Missionary Travels in South Africa,


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"In the early times the Indians owned this land, where they lived, bounded by the lakes, rivers, and hills, or determined by a certain number of days’ journey in this direction or that. Those tracts formed the hunting grounds owned and used by the different families. Wherever they went the Indians took care of the game animals, especially the beaver, just as the government takes care of the land today. So these families of hunters would never think of damaging the abundance or the source of supply of the game, because that had come to them from their fathers and grandfathers and those behind them. It is, on the other hand, the white man who needs to be watched. He makes the forest fires, he goes through the woods and kills everything he can find, whether he needs its flesh or not, and then when all the animals in one section are killed he takes the train and goes to another where he can do the same.

"We Indian families used to hunt in a certain section for beaver. We would only kill the small beaver and leave the old ones to keep breeding. Then when they got too old, they too would be killed, just as a farmer kills his pigs, preserving the stock for his supply of young. The beaver was the Indians’ pork; the moose, his beef; the partridge, his chicken; and there was the caribou or red deer, that was his sheep. All these formed the stock on his family hunting ground, which would be parceled out among the sons when the owner died. He said to his sons, ’You take this part; take care of this tract; see that it always produces enough.’ That was what my grandfather told us. His land was divided among two sons, my father and Pishabo (Tea Water), my uncle. We were to own this land so no other Indians could hunt on it. Other Indians could go there and travel through it, but could not go there to kill the beaver. Each family had its own district where it belonged, and owned the game. That was each one’s stock for food and clothes. If another Indian hunted on our territory we, the owners, could shoot him. This division of the land started in the beginning of time, and always remained unchanged. I remember about twenty years ago some Nipissing Indians came north to hunt on my father’s land. He told them not to hunt beaver, ’This is our land,’ he told them; ’you can fish but must not touch the fur, as that is all we have to live on.’ Sometimes an owner would give permission for strangers to hunt for a certain time in a certain tract. This was often done for friends, or when neighbors had had a poor season. Later the favor might be returned."1

In the great majority of the American Indian and Australian tribes a man is strictly forbidden to kill or eat the animals whose name his clan bears as a totem. The Central Australian may not, in addition, eat the flesh of any animal killed or even touched by persons standing in certain relations of kinship to him. At certain times also he is forbidden to eat the flesh of a number of animals, and at all times he must share all food secured with the tribal elders and some others.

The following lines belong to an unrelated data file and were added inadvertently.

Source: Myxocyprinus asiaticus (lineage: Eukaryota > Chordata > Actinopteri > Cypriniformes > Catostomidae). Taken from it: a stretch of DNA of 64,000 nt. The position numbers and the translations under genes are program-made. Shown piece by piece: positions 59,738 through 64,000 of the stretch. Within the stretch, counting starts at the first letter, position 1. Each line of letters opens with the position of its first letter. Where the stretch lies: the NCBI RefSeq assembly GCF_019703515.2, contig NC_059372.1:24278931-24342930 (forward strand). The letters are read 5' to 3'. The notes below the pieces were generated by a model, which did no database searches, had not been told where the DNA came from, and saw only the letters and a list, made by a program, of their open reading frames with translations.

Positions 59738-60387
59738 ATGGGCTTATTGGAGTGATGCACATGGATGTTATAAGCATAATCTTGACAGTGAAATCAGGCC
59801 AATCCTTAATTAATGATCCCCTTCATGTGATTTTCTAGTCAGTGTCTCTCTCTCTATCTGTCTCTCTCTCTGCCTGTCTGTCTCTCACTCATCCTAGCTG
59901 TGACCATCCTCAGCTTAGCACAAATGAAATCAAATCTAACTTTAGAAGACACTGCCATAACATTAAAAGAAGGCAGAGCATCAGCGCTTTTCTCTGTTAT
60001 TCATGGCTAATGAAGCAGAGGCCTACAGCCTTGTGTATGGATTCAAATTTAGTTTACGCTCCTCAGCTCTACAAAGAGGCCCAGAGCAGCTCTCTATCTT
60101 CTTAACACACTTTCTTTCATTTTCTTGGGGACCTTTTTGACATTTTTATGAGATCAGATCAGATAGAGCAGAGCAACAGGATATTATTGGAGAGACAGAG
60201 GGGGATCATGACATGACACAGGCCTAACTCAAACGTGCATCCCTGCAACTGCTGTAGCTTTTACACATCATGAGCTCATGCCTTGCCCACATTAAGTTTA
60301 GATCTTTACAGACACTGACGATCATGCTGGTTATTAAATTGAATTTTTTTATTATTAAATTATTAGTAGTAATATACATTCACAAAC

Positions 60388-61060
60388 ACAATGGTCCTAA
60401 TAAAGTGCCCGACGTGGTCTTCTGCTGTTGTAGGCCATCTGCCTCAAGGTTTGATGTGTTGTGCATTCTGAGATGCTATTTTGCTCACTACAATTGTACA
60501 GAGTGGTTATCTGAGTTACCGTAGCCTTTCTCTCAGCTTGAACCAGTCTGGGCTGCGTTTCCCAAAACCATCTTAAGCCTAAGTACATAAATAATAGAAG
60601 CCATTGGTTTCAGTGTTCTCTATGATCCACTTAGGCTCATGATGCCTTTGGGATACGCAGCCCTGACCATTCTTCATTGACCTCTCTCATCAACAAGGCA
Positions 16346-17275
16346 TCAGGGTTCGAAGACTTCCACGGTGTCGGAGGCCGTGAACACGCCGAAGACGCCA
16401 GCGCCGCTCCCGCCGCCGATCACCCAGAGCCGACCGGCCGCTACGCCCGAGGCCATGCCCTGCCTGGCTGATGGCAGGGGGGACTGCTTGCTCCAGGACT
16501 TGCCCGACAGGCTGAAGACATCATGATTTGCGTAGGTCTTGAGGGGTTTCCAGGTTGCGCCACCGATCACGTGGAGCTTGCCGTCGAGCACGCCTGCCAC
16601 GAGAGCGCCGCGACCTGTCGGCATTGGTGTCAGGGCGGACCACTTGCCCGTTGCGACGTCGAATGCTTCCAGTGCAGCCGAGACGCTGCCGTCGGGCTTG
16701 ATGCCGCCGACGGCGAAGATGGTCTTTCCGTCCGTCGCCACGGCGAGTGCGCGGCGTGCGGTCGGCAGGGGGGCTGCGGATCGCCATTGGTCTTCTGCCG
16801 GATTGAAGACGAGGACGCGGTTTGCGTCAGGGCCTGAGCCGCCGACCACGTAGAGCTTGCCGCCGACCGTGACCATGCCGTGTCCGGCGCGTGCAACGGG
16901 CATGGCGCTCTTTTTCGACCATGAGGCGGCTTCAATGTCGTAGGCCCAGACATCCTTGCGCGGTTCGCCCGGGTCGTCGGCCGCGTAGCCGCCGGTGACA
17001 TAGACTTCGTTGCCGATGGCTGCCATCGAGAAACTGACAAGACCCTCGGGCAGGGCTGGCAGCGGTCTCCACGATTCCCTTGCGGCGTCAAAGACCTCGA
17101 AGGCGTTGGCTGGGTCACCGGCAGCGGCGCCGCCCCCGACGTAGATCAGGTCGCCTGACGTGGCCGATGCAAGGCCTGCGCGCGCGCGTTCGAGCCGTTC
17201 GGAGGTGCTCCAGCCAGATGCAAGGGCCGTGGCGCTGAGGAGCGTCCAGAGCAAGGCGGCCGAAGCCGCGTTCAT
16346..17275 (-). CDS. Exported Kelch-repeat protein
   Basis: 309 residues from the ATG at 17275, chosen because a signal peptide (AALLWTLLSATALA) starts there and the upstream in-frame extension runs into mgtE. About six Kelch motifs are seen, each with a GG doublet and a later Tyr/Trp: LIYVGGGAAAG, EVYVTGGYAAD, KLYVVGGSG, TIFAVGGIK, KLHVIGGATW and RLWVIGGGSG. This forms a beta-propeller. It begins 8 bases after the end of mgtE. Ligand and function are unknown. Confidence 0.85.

A native of Queensland will put his mark on an unripe zamia fruit, and may be sure it will be untouched and that when it is ripe he has only to go and get it. The Eskimo, though starving, will not molest the sacred seal basking before their huts. Similarly in social intercourse the inhibitions are numerous. To some of his sisters, blood and tribal, the Australian may not speak at all; to others only at certain distances, according to the degree of kinship. The west African fetish acts as a police, and property protected by it is safer than under civilized laws. Food and palm wine are placed beside the path with a piece of fetish suspended near by, and no one will touch them without leaving the proper payment. The garden of a native may be a mile from the house, unfenced, and sometimes not visited for weeks by the owner, but it is untouched if protected by fetish.

1Speck, F.G., n/an/an/an/a"The Family Hunting Band an the Basis of Algonkian Social Organization," Amer. Anth., N.S., 17: 294.


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Chicago: "Missionary Travels in South Africa,," Missionary Travels in South Africa, in Primitive Behavior: An Introduction to the Social Sciences, ed. Thomas, William I. (New York: McGraw-Hill Book Company, Inc., 1937), Original Sources, accessed December 1, 2023, http://www.originalsources.com/Document.aspx?DocID=24VAYNCEWXHGE1F.

MLA: . "Missionary Travels in South Africa,." Missionary Travels in South Africa,, Vol. 17, in Primitive Behavior: An Introduction to the Social Sciences, edited by Thomas, William I., New York, McGraw-Hill Book Company, Inc., 1937, Original Sources. 1 Dec. 2023. http://www.originalsources.com/Document.aspx?DocID=24VAYNCEWXHGE1F.

Harvard: , 'Missionary Travels in South Africa,' in Missionary Travels in South Africa,. cited in 1937, Primitive Behavior: An Introduction to the Social Sciences, ed. , McGraw-Hill Book Company, Inc., New York. Original Sources, retrieved 1 December 2023, from http://www.originalsources.com/Document.aspx?DocID=24VAYNCEWXHGE1F.